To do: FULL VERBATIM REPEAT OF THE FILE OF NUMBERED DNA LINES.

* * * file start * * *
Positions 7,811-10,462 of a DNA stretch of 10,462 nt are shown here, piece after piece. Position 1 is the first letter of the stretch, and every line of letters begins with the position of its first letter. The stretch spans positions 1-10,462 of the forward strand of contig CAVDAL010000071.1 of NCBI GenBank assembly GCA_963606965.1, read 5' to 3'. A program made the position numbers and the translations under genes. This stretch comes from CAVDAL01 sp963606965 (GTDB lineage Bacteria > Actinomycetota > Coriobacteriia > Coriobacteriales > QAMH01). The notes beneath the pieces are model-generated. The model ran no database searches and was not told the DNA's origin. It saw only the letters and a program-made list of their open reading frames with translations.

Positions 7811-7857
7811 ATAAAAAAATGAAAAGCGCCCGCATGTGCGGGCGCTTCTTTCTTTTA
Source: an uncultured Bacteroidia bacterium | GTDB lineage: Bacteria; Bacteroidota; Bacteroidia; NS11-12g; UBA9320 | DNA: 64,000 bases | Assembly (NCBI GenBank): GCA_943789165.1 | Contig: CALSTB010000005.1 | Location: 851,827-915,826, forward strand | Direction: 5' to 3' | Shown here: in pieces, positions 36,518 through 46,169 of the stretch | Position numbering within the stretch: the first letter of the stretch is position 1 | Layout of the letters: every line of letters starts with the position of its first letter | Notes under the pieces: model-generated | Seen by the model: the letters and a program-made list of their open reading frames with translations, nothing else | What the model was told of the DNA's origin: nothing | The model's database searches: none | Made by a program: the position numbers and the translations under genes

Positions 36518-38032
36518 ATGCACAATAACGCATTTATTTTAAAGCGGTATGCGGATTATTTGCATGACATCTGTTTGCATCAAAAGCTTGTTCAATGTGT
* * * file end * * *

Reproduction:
Positions 7,811-10,462 of a DNA stretch of 10,462 nt are shown here, piece after piece. Position 1 is the first letter of the stretch, and every line of letters begins with the position of its first letter. The stretch spans positions 1-10,462 of the forward strand of contig CAVDAL010000071.1 of NCBI GenBank assembly GCA_963606965.1, read 5' to 3'. A program made the position numbers and the translations under genes. This stretch comes from CAVDAL01 sp963606965 (GTDB lineage Bacteria > Actinomycetota > Coriobacteriia > Coriobacteriales > QAMH01). The notes beneath the pieces are model-generated. The model ran no database searches and was not told the DNA's origin. It saw only the letters and a program-made list of their open reading frames with translations.

Positions 7811-7857
7811 ATAAAAAAATGAAAAGCGCCCGCATGTGCGGGCGCTTCTTTCTTTTA
Source: an uncultured Bacteroidia bacterium | GTDB lineage: Bacteria; Bacteroidota; Bacteroidia; NS11-12g; UBA9320 | DNA: 64,000 bases | Assembly (NCBI GenBank): GCA_943789165.1 | Contig: CALSTB010000005.1 | Location: 851,827-915,826, forward strand | Direction: 5' to 3' | Shown here: in pieces, positions 36,518 through 46,169 of the stretch | Position numbering within the stretch: the first letter of the stretch is position 1 | Layout of the letters: every line of letters starts with the position of its first letter | Notes under the pieces: model-generated | Seen by the model: the letters and a program-made list of their open reading frames with translations, nothing else | What the model was told of the DNA's origin: nothing | The model's database searches: none | Made by a program: the position numbers and the translations under genes

Positions 36518-38032
36518 ATGCACAATAACGCATTTATTTTAAAGCGGTATGCGGATTATTTGCATGACATCTGTTTGCATCAAAAGCTTGTTCAATGTGT